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Wednesday, May 11, 2016

Adam Davis & Will Corona Pilgrim Interview, A Dan's Movie Report Exclusive! 'No Touching' Chat! (C) 2016


 Above Pic: Getty Images from Artemis film fest with
(Zoë Bell and Heidi Moneymaker

Web promo with Adam & Will!  https://youtu.be/YukfTSxbQ4k Get Exclusive on Dan's Movie Report!

Greetings valued Dan's Movie Report readers, today we take a trip behind the camera and go inside the creative minds of Adam Davis and Will Corona Pilgrim. These two adventurous individuals wrote and directed on the fantastic short film 'No Touching'. 'No Touching' is a comedy/action/horror film in which two top flight stunt ladies, (Zoë Bell and Heidi Moneymaker) face off against over zealous haunted house people, intent on touching them, in places they do not want to be touched. 'No Touching' recently had a screening at the fantastic Artemis Film Fest, and soon will be touring the country at various festivals. Get ready, hang on to your costumes, and your sanity, time to take a haunted trip, with action and comedy, and much touching. Another Dan's Movie Report exclusive interview has commenced, 3-2-1-GO!

Describe the writing and conceptual process of 'No Touching' did you guys always have a short in mind?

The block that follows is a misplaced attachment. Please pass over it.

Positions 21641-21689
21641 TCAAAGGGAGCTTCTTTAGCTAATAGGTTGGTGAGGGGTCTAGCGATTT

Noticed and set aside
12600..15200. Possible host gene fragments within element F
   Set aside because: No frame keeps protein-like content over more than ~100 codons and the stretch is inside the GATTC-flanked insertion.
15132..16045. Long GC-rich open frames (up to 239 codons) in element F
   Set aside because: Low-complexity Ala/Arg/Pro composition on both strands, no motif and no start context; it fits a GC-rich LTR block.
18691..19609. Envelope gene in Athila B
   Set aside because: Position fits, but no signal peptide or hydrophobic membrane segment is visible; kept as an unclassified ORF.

We were working with Heidi on a feature script that she was to star in when the whole concept came about. We found out through working with Heidi that she was friends with Zoë so we wrote a tiny cameo for her in the feature. When things began to stall, the two of us pitched the idea to Heidi of a short starring her and Zoë and she said it sounded like a great idea. A month or so later we had this haunted house concept basically formed and pitched the two of them over sushi. And the rest is…well, the present.

Were the characters that Z Bell and Heidi play always destined for them, or did you get them involved later in the process.
One hundred percent Y-E-S. The biggest thing about that was as we were trying to come up with a concept for an action short that we both liked, a bunch of our friends were weighing in at the time, and it all tended to gravitate towards stories where Heidi and Zoë would face off and kick each others ass. They were all variations of that: assassins square off in an office and then fight each other, two fighters square off in a ring, etc, etc. It wasn’t until a buddy reminded us of those interactive haunted houses that our minds really started charging. The aesthetic was something that we loved, horror with a Halloween-inspired bent featuring all the fun costumes and sets you'd want, but the diamond in the center was this idea of these two friends who were attacked in the haunted house and had to protect themselves and each other. It gave us the opportunity to showcase Heidi and Zoë’s already natural off-screen friendship, as well as see them joined together on the same side, which helped push it into a much more positive female hero piece.